Biometric Security Template Storage
Every biometric authentication device and
application performs 4 major functions: image capture, feature
extraction, template creation and storage, and comparison. The
template that is created and stored is not the biometric data
itself (e.g., the fingerprint image) but instead the results from
some kind of analysis and summary of the biometric data. This
might be an analysis of the locations of minutia contained in
fingerprints or a mathematical summary of the patterns in an iris
image. These templates contain the unique characteristics of a
user's biometric information, and they are the master copies that each
future data acquisition would be compared to.
Biometric device vendors are careful to create systems where
the encoding of the biometric data is one-way. That is,
presenting the same biometric pattern can result in the same
summary template, but the template cannot be used to reconstruct
the biometric pattern. Nevertheless, proper storage and security
of the template is important for the reliability and robustness
of the system, and for users' trust.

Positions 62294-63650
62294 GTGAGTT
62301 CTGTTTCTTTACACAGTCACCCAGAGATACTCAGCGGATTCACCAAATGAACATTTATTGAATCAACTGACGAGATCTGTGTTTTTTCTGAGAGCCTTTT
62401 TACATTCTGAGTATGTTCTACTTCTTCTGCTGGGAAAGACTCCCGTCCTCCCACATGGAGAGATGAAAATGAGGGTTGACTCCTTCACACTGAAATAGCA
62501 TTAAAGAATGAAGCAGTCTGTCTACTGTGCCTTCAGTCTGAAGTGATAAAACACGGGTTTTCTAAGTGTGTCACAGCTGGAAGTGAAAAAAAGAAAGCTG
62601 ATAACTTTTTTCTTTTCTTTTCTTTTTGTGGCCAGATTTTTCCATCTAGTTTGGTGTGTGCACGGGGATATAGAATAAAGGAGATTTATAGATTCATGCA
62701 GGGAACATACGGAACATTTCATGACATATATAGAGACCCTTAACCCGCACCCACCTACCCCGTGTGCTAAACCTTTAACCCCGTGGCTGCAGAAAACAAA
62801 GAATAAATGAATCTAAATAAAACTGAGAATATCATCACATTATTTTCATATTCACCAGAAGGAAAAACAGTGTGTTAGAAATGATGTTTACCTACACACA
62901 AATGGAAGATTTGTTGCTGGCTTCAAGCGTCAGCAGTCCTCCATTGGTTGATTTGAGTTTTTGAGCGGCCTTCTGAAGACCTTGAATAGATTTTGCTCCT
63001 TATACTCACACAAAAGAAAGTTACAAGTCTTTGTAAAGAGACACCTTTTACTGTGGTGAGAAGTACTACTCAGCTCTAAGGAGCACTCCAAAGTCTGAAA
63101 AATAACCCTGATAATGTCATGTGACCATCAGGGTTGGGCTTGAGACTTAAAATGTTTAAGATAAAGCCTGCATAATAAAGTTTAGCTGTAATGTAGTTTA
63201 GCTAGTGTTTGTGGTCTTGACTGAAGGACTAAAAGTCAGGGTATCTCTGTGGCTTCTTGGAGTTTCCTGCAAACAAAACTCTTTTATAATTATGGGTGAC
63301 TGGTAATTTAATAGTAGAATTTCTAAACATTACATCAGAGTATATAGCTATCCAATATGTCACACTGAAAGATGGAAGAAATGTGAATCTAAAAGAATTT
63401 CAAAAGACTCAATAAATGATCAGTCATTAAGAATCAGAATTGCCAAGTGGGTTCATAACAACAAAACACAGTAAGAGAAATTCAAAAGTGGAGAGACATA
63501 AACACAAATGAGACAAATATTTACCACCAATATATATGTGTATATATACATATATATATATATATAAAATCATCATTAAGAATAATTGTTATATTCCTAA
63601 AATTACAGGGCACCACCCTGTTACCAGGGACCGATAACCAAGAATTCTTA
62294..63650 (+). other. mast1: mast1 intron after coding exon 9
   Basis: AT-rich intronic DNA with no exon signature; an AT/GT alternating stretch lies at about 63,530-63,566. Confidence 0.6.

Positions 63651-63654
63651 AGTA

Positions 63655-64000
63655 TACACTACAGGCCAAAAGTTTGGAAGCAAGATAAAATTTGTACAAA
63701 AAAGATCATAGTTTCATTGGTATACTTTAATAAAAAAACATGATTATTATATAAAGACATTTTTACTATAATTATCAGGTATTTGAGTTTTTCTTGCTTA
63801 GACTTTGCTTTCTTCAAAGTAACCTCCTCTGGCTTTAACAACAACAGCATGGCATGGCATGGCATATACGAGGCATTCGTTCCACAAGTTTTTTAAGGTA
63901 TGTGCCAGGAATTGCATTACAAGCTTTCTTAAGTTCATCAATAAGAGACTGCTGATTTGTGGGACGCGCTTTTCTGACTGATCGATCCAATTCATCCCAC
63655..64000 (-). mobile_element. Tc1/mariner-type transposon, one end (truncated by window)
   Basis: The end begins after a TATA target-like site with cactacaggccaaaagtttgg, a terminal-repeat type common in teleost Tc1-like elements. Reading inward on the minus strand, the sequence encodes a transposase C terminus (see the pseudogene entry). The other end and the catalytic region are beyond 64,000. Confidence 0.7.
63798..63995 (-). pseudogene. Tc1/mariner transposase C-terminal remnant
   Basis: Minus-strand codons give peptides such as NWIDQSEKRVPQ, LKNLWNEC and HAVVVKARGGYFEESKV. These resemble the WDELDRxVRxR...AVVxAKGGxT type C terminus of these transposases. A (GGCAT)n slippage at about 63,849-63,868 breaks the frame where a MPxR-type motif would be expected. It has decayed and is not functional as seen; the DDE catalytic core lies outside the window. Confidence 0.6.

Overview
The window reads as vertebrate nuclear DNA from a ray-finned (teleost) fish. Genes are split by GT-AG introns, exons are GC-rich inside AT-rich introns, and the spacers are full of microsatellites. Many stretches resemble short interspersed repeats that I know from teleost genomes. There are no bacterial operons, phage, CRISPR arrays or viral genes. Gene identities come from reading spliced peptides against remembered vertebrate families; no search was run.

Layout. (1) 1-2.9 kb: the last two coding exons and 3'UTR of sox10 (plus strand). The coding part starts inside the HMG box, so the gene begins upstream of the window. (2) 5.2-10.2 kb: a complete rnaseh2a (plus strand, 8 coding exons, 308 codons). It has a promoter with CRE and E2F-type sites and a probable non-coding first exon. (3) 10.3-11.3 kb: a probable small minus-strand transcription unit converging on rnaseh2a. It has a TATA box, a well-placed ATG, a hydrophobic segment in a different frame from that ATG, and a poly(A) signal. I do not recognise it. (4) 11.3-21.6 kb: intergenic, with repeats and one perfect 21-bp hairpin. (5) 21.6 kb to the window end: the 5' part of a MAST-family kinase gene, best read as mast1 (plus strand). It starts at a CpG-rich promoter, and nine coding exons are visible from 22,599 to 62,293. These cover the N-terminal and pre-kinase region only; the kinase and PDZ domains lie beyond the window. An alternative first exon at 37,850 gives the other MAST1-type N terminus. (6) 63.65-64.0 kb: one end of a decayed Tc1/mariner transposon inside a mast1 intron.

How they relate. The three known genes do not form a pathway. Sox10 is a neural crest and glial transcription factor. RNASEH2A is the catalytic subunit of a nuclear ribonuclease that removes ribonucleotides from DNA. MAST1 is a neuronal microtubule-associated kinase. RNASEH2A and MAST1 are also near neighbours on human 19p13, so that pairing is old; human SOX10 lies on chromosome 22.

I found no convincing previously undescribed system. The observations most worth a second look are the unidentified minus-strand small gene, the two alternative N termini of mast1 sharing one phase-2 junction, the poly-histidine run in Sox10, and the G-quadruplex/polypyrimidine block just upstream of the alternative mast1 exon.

The acceptance of biometric security devices by the general
public is dependent on perceptions of how securely the biometric
information template is stored. Privacy concerns have been
raised because a biometric information template by itself is a
unique identifier of a person. Although the template cannot be
decoded back to the biometric data, it could be used to track the
activities of an individual. If there is a database anywhere
that ties the user to the unique biometric template, it could be
used perform tracking functions.
Currently, there are 4 major locations for storing the
template: in a token or smart card, in a central database on a
server, on a workstation, or directly on the sensing device.
Each of the locations have their own advantages and
- Portable Token: To store the template on a
portable token such as a smart card has a number of advantages.
The biometric data is not centrally stored, does not traverse the